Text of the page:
What kinds of supports have helped you to learn?

What’s most important for me is pre-learning and getting the big picture first. If I don’t, nothing sticks. Pre-learning is the glue that brings everything together. I have to read and understand the main idea before class for the lecture to make sense, and then review it. I have to learn it multiple times and from different angles. Having context is so important for me to be able to follow directions. It’s like scaffolding. The main idea is like a framework, and the rest of the information surrounds it.

I’ve also learned not to be afraid to ask questions. There are no dumb questions. Chances are, someone else has the same question, but is just afraid to ask. The pre-learning helps me know what I need to clarify. I often circle or highlight in the margins, so that I remember to ask a question.

What has helped you to become more independent as an adult?

In this day and age, you need to go to college in order to get a good job. I’m working on my associate’s degree, which will help me to support myself and be financially independent. This is really important to me.

I’m still relying on my parents for help, since I’m not able to support myself with my part-time work. It’s disheartening, because I’m an able-bodied person, so you would think that I could find a full time job. I’ve learned the hard way that there’s much more competition in this economy for those jobs, which is why I’m working so diligently in school.

What advice would you give to someone who works with kids who have dyslexia?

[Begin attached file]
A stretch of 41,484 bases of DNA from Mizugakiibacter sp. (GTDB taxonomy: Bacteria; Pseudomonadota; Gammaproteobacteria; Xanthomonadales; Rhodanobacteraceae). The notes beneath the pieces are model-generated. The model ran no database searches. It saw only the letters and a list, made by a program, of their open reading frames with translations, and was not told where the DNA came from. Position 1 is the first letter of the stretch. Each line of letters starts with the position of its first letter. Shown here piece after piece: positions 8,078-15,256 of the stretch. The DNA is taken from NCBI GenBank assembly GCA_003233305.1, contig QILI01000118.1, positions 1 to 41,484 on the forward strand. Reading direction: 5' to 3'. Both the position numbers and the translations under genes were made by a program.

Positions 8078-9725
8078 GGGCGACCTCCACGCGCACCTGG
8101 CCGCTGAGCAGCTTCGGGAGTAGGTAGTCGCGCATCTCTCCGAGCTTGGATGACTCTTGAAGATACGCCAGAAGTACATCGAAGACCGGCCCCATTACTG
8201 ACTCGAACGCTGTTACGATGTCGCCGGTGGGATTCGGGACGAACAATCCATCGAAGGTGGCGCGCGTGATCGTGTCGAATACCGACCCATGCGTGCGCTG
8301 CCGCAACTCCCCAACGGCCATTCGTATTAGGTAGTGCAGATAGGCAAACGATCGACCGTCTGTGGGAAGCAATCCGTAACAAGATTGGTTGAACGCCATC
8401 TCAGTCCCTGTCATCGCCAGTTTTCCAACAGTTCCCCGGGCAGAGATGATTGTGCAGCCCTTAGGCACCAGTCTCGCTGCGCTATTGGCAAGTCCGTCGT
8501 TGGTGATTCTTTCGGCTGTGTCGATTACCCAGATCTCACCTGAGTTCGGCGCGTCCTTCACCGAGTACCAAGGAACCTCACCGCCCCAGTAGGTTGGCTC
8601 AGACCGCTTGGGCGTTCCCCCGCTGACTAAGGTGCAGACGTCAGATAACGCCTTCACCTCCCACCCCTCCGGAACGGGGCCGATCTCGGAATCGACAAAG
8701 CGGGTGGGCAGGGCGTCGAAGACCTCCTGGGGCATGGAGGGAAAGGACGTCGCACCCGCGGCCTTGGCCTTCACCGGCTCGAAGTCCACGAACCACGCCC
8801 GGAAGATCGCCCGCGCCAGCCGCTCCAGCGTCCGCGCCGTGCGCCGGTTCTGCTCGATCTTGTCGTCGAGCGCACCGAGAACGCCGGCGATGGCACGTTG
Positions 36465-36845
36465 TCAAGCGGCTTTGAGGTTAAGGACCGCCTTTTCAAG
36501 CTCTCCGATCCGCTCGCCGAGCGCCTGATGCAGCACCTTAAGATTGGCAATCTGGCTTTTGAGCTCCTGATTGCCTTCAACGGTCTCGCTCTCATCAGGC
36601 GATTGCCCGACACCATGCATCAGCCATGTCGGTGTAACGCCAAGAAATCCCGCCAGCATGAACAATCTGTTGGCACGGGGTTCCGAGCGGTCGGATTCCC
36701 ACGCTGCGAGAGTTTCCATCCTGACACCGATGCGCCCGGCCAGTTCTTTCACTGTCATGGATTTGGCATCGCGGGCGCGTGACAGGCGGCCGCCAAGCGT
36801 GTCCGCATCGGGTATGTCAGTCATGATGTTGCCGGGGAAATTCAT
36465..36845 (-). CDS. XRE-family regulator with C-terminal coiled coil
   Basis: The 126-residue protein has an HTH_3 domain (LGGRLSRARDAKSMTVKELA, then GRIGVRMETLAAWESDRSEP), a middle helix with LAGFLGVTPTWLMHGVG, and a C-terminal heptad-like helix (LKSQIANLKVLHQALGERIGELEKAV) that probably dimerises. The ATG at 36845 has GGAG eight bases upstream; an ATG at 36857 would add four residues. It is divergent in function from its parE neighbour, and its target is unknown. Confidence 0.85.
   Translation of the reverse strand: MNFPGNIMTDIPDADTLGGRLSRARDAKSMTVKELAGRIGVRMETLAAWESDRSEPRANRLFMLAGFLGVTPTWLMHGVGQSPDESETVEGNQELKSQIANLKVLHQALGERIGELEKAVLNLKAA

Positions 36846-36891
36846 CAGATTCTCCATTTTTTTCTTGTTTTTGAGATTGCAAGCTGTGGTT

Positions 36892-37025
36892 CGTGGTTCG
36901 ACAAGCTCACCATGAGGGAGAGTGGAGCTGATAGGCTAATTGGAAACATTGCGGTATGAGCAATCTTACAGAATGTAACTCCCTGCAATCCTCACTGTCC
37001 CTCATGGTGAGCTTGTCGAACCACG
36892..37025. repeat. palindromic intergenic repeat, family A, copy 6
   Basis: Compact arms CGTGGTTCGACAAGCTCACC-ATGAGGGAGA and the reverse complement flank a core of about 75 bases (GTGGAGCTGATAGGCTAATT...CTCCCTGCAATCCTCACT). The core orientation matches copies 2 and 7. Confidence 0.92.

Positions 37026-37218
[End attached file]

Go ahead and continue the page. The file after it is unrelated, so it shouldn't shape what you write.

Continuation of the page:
I had a third grade teacher, Mrs. Gillespie. She didn’t have “all the answers”. Recently, she bumped into my mom, and said she was so sorry that she didn’t know then what she knows now. I wish I could have told her how much she did for me. You see, Mrs. Gillespie was so caring and patient, which was really what I needed the most. She was always learning more in order to help me. What she did for me was worth more than someone who had “all the answers”.

What advice would you give someone who just found out he or she has dyslexia?

You need to find out how you learn, and then you can do it! Don’t focus on the task as a whole; break it down, class-by-class, section-by-section. Get the main idea; don’t worry about the little bits of information. Once you get the main idea, the rest will fall into place.

What advice would you give to a parent of a child with dyslexia?

Be patient! You don’t have to know how to deal with it now; you will learn as you go. Don’t worry about your child. He will find his way. It will take longer and will be harder, but in the end, your child’s success will mean more than the success of the child who had it easy. In hindsight, I wouldn’t trade my struggles in school with someone who had none. The struggles with my dyslexia have made who I am today.